Sole proprietorship tax calculator
If you just want to figure out how much tax you owe, walk through our free Estimated Tax calculator to get your sole prop tax liability. But if you want to understand how it all works, read on.
Sole proprietorships are the most basic business structure in the United States. They’re also the default business structure for individual-owned businesses. If you start a business by yourself and don’t incorporate it, the IRS automatically considers you to be a sole proprietorship.
But what does running a sole prop mean for your taxes? Which IRS forms do you have to fill out? And what about single-member LLCs—are they taxed like sole proprietorships?
Here’s what you need to know.
How are sole proprietorships taxed?
Sole proprietors are taxed as individuals, just like they were before they started the business. They report their income and expenses on their personal tax returns, rather than on a separate business tax return like a corporation would.
One of the biggest differences between doing your taxes as a sole proprietor and doing them as an employee is that you have to report your business’s profits and losses on an extra IRS form called Schedule C.
Since sole props pay taxes as individuals, you can find your income tax percentage by looking at the tax table for the year.
Which tax forms do I have to file as a sole proprietor?
In addition to filing a personal tax return (Form 1040) you’ll have to file Schedule C, ‘Profit or Loss from Business (Sole Proprietorship),’ which is a two-page schedule of Form 1040 that looks like this:
Sole proprietors use Schedule C to tell the IRS about their business’ income and expenses for that tax year.
To fill out a Schedule C, you’ll need the following information handy:
- The IRS’s instructions for Schedule C
- Your SSN (Social Security Number)
- Your EIN (Employer Identification Number)—if you have one
- An income statement, which is a financial statement showing all of your business’s income and expenses for the year
- Records and receipts for all the tax deductions you plan on claiming
- An inventory count and valuation (if you sell products)
- Mileage records (if you’re taking the business vehicle deduction)
Schedule C is divided into five parts:
Part I, Income is for reporting all of your business’s revenues for that year. Use information from your business’ income statement to complete it.
Part II, Expenses is where you’ll list all of the deductions you’re taking this year. You’ll need an income statement to fill this part out too.
Part III, Cost of Goods Sold is for reporting your business’s inventory and how it’s changed over the course of the year.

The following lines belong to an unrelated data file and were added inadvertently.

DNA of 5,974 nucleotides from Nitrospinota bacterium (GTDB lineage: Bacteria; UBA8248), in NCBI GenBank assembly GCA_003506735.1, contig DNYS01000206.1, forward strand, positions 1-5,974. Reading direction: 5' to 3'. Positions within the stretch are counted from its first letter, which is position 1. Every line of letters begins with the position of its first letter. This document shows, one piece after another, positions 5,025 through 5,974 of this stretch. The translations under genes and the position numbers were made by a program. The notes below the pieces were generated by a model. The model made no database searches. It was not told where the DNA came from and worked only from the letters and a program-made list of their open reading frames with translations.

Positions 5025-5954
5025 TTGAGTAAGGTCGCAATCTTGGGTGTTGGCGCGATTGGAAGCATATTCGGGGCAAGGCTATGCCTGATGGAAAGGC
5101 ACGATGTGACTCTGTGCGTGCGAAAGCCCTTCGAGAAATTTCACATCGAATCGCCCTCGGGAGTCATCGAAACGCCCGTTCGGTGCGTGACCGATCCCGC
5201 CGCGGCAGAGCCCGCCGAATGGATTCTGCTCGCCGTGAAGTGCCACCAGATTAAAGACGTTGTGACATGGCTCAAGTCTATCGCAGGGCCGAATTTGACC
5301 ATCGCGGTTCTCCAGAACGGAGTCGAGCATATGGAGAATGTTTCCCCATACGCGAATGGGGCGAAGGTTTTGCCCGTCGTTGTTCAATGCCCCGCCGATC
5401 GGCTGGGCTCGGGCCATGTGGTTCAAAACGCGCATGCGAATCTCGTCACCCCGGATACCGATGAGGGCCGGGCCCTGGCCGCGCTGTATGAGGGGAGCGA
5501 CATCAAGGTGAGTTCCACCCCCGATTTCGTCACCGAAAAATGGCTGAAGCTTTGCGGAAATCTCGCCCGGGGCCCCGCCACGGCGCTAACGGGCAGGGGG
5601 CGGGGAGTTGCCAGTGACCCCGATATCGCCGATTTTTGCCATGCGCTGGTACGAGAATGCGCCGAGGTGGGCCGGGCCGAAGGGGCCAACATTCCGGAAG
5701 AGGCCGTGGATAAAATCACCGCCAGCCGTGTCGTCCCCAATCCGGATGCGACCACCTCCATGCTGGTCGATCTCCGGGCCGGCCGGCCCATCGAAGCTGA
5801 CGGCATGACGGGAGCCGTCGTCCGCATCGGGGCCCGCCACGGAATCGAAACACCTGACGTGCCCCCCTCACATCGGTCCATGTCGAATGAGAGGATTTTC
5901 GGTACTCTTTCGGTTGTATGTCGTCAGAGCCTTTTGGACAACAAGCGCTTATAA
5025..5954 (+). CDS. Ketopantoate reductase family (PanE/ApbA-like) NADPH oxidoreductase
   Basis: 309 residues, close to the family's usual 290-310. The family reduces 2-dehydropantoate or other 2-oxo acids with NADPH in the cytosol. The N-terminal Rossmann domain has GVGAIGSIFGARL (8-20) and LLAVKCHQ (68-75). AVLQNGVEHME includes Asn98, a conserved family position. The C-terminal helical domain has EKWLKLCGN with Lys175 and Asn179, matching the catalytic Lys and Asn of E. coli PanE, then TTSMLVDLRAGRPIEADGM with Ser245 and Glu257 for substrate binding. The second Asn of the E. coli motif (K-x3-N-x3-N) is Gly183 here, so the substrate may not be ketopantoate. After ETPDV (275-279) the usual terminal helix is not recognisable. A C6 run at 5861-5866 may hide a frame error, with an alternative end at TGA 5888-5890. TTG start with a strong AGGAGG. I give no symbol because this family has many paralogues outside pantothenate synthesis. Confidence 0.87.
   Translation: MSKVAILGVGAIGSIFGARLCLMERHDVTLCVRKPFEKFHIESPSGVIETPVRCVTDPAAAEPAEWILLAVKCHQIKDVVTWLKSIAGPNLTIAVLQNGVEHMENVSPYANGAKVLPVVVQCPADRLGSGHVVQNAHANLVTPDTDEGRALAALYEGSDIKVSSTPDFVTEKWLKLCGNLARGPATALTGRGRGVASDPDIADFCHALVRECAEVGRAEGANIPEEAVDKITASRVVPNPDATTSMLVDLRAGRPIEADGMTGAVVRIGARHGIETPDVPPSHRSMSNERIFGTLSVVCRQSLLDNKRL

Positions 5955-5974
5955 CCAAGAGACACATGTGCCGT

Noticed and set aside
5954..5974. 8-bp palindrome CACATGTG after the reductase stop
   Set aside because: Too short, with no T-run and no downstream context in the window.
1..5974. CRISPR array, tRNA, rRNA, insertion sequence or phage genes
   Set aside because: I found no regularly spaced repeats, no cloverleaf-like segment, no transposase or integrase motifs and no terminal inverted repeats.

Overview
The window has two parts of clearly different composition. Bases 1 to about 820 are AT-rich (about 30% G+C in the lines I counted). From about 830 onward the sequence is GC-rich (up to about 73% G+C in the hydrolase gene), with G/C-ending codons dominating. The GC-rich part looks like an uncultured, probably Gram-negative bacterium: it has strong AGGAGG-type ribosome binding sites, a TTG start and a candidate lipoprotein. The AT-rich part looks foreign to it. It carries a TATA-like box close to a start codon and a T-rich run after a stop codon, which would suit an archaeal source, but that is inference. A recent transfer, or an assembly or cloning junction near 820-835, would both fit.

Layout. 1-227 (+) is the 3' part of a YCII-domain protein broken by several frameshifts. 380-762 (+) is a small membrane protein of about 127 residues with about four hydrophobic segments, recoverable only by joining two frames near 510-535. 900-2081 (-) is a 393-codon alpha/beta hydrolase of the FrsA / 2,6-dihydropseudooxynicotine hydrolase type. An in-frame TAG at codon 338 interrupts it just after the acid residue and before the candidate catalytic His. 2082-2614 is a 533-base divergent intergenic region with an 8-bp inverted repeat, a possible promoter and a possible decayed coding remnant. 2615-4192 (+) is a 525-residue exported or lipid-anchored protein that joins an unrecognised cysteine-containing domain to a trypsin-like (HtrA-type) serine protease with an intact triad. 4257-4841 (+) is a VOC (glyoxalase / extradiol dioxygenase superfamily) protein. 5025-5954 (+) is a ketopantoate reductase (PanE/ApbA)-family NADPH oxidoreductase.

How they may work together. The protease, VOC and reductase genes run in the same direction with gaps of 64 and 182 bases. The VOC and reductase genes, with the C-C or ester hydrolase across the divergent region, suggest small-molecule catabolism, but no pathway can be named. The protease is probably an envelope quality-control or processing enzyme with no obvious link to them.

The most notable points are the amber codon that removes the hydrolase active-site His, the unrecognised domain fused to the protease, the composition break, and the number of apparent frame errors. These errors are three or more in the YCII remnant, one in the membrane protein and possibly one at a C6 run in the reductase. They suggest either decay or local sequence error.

Part IV, Information on Your Vehicle is for sole proprietors who are taking the Business Use of Vehicle deduction that year. (See more on deductions below.)
Part V, Other Expenses is a catch-all section for any other expenses that you’d like to report, and that you couldn’t find a place for in the previous four sections.
You can find detailed instructions on how to fill out Schedule C in our guide to Schedule C.
Do I only need to file one Schedule C?
You must fill out a separate Schedule C for each distinct type of work you do. So if you work as a freelance web developer, you only need to file one Schedule C to cover all the web development you do.
But if you also drive an Uber (currently considered a form of self-employment in the United States), you would have to report your profits and losses from that business venture separately, using a second Schedule C. You’ll then have to combine all of the separate net income amounts you calculate on each Schedule C before reporting it on Form 1040.
If you run a sole proprietorship and earned more than $400 in revenue this year, you’ll have to report and pay Social Security and Medicare tax (i.e. your self-employment taxes) using Schedule SE, another schedule of Form 1040 that looks like this:
You’ll need to calculate your total self-employment income on Schedule C before filling out Schedule SE (which is recorded on line 31 of Schedule C).
Schedule SE is actually two forms: Short Schedule SE and Long Schedule S.
If the only income you made this year was from your sole proprietorship, you should use Short Schedule SE.
If you made self-employment income but also worked for someone else, you should use Long Schedule SE to make sure you don’t pay more self-employment tax than you need to.
You can find detailed instructions on how to fill out both the long and short versions of Schedule SE in our simple guide to Schedule SE.
Does a single-member LLC file taxes as a sole proprietor?